What architects should be doing (and mostly aren’t)

Suppose, just suppose, you are called into the CEO’s office. Then suppose the CEO says “justify this group called enterprise architecture”.

What are you going to say? — because “well, everyone else has one and so we need one too” probably isn’t going to do your career any favours.

The Setting of Bounds

Enterprises are complex adaptive systems operating in a complex adaptive world.

That’s not just a “phrase of the month”. It points to enterprises as places where initiatives stem from multiple teams, not under the direct control of the people at the top — and that, to succeed, that kind of initiative has to be the norm.

For a Chief Information Officer, that means that there will always be IT-related work being done elsewhere than in the formal IT group. In an era of smart phones and tablets, cloud-based services, and personal computing software capable of processing more data than the mainframes of thirty years ago would have been comfortable crunching, how could it be otherwise?

Now, as anyone who’s ever organized anything knows, there’s a balancing act involved in letting the thing happen with optimal results. Too many rules and boundaries, and the initiative and ability to coalesce around what’s working is hampered or even stops. Too many consultations, and nothing happens but talk. Too few bounds, on the other hand, and the channelling of energy toward the optimum also stops as efforts dissipate.

So the first job of the architects is to lay out the playground (so to speak) — setting some bounds and conditions, but otherwise leaving the field free for initiatives (solutions) to emerge.

Even ten years ago, it was different: there were far fewer options available for those who wanted to create their own solutions (and their cost made many of them more visible) and much of “architecture” was replacement of application portfolios with packaged solutions.

Today, in an era of “bring your own device”, “bring your own application”, and cheap points of entry, setting the bounds that channel these into paths where integration can occur is a useful service — far more useful than acting as the gatekeeper for absolutely everything.

Integration of the Parts

Getting disparate parts to work together is the next and equally important role of architects.

More and more systems are integrating with non-IT components (I call them “non-IT” because the suppliers involved are not traditional IT vendors. This is both a result of the digitization of most other lines of business, and the ability to sense more of the world using the emerging “Internet of Things”.

From sensor antennae reading RFID chips on selling floors and plant floors, to sensors tracking body heat to see traffic patterns, to digital broadcasting equipment, to a host of other devices, what has to be made to work together goes far beyond the things the IT group traditionally dealt with.

Cloud-based suppliers, in turn, put applications beyond integration by modification. Moving data in and out of them now requires that transforms or insulating layers be built where needed (for instance, to inject data into your ERP investment).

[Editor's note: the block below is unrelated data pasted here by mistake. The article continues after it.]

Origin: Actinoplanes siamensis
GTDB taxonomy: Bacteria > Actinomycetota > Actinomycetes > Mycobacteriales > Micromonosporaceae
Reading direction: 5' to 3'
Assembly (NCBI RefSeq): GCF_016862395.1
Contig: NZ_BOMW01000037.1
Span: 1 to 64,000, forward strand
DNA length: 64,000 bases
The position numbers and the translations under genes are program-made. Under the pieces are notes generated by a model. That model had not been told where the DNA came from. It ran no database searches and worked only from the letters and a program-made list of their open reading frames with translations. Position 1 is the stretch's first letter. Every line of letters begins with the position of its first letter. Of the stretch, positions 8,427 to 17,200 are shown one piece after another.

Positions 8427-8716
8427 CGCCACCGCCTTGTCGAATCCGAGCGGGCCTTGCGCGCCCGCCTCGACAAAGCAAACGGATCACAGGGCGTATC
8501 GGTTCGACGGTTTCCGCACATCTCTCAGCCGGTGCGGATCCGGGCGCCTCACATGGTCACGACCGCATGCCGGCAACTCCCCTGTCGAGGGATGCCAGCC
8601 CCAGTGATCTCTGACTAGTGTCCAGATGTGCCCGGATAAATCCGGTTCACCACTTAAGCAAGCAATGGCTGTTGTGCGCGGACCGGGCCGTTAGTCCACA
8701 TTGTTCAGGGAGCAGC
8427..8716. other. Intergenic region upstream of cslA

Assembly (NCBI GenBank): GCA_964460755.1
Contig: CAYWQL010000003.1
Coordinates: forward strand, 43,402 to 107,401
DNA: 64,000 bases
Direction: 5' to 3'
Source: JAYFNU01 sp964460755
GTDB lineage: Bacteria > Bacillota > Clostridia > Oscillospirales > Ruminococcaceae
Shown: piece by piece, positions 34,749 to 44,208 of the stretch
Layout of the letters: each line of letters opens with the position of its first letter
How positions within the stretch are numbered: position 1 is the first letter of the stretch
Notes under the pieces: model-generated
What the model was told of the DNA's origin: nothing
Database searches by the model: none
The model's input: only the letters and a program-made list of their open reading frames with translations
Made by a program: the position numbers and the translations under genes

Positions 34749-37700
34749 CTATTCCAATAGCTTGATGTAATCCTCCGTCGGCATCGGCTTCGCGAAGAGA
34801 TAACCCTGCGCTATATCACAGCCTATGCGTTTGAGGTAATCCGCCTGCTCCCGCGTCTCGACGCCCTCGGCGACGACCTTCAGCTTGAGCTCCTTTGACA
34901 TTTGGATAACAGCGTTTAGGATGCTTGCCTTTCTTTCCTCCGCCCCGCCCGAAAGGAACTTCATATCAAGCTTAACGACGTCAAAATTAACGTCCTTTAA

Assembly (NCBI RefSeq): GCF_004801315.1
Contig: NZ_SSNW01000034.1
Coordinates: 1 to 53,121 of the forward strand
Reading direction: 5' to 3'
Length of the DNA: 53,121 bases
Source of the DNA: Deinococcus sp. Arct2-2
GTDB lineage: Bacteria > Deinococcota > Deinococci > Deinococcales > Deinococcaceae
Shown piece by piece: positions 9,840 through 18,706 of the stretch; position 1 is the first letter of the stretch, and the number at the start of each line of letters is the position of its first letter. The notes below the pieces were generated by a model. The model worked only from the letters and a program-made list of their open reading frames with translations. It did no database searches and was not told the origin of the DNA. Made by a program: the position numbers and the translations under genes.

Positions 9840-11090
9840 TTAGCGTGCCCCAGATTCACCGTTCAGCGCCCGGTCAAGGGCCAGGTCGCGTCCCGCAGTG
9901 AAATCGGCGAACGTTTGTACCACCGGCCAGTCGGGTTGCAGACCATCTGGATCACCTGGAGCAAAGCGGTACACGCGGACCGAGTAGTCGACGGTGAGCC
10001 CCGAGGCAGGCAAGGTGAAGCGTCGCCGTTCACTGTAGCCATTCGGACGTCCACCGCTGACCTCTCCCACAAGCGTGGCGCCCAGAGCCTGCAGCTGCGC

Architecting these as utility infrastructure — in-house middleware, if you like — rather than building individual “connectors” on an ongoing basis is the lower cost, longer term way to deal with “too many moving parts” — and to make intermediate data available for analysis (or even sale as “data products”, if your line of business supports that).

Bringing down the Total Cost to Own and Operate (TCOO)

A project hits the bottom line once, its outcome preys on the bottom line year after year.

Architects should be expected to have a sense of the cost of following one set of options for IT over another — and to ensure that the enterprise, over time, brings its total cost to own and operate its information technology down.

Some of the items become bounds within which people make decisions; more of them are recognizing that as parts are integrated and updated the long term direction should be upheld.

This is why, for instance, the boundary condition “licensed code shall not be modified” might be put into play — it removes future cost from TCOO for retrofitting mods, and removes the upgrade limitations modifications impose (from an unwillingness to pay again).

At the same time, another boundary condition about security requirements might be put into play, even though it ostensibly is adding cost, simply to ensure all the moving parts will play well together without creating anticipatable exposures to the firm’s assets.

The Upgrade Cycle

Multiple factors come into play for existing assets to help determine their lifespan. It should be expected that your architects are tracking these and injecting upgrades into the mix as needed to keep the asset portfolio operating without cost increases.

This means knowing and projecting the market value and availability of required skills, the value of new features from vendors (to know when to upgrade), the cost profiles of various platforms, and the opportunities to extract additional value from investments through deployment changes are all roadmaps you should expect architecture to be able to speak to — as well as give guidance on accelerating or extending depreciation and funding operating costs surrounding replacement in each year.

Differentiation Criteria

Architects, finally, should project likely risks, reward ratios, and zones of opportunity for differentiation in the portfolio. This sets a bound for project release that creates a favourable zone for provisioning code that differentiates the enterprise.